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SanTan Family Fun Calendar

PAGES 4-5 Study habits

PAGE 8 Just 4 Kids Sponsored by

City of Chandler Recreation Division

Resource list

McKnight Guitar Co. 1940 W. Chandler Blvd., Suite 12

Chandler, 480-782-9600

Gymboree Play & Music 2160 W. Chandler Blvd., Suite 18

Chandler, 480-963-1756

Fletcher Music Centers 10325 E. Riggs Rd. Chandler, 480-883-3677

East Valley Music Center 2880 E. Germann Rd., Suite 7 Chandler, 480-917-6911

City of Chandler

Mini Music class for ages 1 to 3 with a parent

10 to 10:45 a.m. Oct. 18 through Nov. 15, click Break Time

Balancing academics with sports, dance, dinner and homework may leave little time for today’s families to nurture a deep appreciation for music. But, say local experts, fostering musical talent in children actually provides many, often hidden, benefits. In the Chandler Unified School District, general music classes start in kindergarten. In third grade they can start choir club. Then fifth and sixth grades present opportunities to learn a band instrument or string instrument, or to remain in general music courses, according to fifth-year Ryan Elementary general music teacher and Choir Director Melissa Kuproski. “Some students might start taking lessons on an instrument at an early age, but most students begin band instruments in the fifth-grade,” adds first-year Ryan Elementary band teacher Deanna Kirchoff.

Once the decision is made to have a child pursue learning a musical instrument, there’s the dilemma of which one. And, every instrument has its unique challenges during the learning phase, Kirchoff explains.

“For example, woodwinds have a lot of keys, flutes can be difficult to produce sound on at first, brass can easily hit notes on the wrong partials, and percussionists have to learn several instruments at once.” Nevertheless, young musicians must hang in through tough times, she asserts.

October 2010

String instruments such as cello, viola, bass or violin, and band instruments such as clarinets, flutes and trumpets are much harder to play than “classroom instruments” such as tambourines, xylophones, rhythm sticks or maracas, Kuprowski details.

The benefits are many when a child persists in learning a musical instrument, both teachers say. One benefit is a stronger aptitude for math, notes Kirchoff.

“There is a lot of math involved in learning about rhythms and time signatures.” Learning musical symbols on the page is also similar to learning a new language, she adds.

Additionally, some SAT sections are easier for youth who are learning an instrument. “High school music students also score better on their SATs in both verbal and math than their peers who do not participate in music,” shares Kuprowski. Youth cultivate other benefits as well when they experience music, according to both teachers. One plus is learning about other traditions and cultures, which is accomplished through active learning when kids play such songs on an instrument or move or sing to the music, says Kuprowski.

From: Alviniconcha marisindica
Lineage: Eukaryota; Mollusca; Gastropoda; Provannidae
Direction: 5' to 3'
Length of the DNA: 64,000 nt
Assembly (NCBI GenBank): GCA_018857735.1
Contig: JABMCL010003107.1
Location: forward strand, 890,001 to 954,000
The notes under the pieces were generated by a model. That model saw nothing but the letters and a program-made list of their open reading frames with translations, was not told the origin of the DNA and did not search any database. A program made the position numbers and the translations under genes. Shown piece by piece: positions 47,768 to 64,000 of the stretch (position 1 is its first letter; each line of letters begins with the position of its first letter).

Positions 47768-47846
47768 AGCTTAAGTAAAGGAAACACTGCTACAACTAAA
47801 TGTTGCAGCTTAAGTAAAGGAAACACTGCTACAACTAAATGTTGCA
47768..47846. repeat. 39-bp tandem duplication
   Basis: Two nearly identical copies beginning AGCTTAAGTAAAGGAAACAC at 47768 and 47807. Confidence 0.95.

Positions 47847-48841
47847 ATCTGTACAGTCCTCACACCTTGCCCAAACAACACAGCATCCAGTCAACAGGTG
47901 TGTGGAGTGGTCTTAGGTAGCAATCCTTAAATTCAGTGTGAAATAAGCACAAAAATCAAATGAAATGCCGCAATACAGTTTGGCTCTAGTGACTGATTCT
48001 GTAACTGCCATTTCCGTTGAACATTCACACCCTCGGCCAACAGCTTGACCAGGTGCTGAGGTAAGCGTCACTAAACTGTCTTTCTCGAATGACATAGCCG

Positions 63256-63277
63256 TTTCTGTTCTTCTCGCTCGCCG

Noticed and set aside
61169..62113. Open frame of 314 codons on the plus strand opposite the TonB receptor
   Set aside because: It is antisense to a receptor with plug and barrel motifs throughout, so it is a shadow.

Band music practice also helps students acquire an understanding of self-discipline, teamwork and cooperation, adds Kirchoff. But what about the lure of TV and video games versus music practice?

“I see kids as still being passionate about music, even though there is way more access to video games, TV, and so on,” observes Kuprowski.

To keep kids on the musical straight-and-narrow, having parents expose kids to music is vital, Kuprowski emphasizes. Her own family loved music, attending symphonies and musical concerts regularly and experiencing vocal, jazz, rock ‘n’ roll and choral genres. “We spent many evenings listening to music and interpreting

Music, academics in tune by Sharon Hess

MAKING MUSIC: Elementary school is a good time for children to learn to play a musical instrument.

STSN photo by Gordon Murray

the meanings of each song. My parents also put on music while we got ready for school in the morning.”

Kuprowski and her siblings took private music lessons in their early years, and when a little bit older, she started participating in community musical theatre and taking voice lessons.

“If parents can do what my parents did, I guarantee children will appreciate many different kids of music. Music shaped my life, because of my parents.” Even if parents become convinced of the value of encouraging musical talent in their kids, some school districts and households face budgetary challenges that might limit opportunity.

“Many districts have drastically cut their music programs, and some districts no longer offer general music, so students who excel at and love music will not have that outlet,” Kuprowski explains, adding that other kids might never discover their latent musical talents because of parents’ inability to fund private lessons. “This is very sad.”

However, they need not give up, Kirchoff says. She recommends would-be musicians to ask family members, friends and neighbors if they own any instruments they no longer use that the student could borrow. Additionally, school districts can often rent instruments.

“We will do everything we can to get an instrument into the hands of an eager young musician.” she concludes.

Sharon Hess is a freelance writer who can be contacted at

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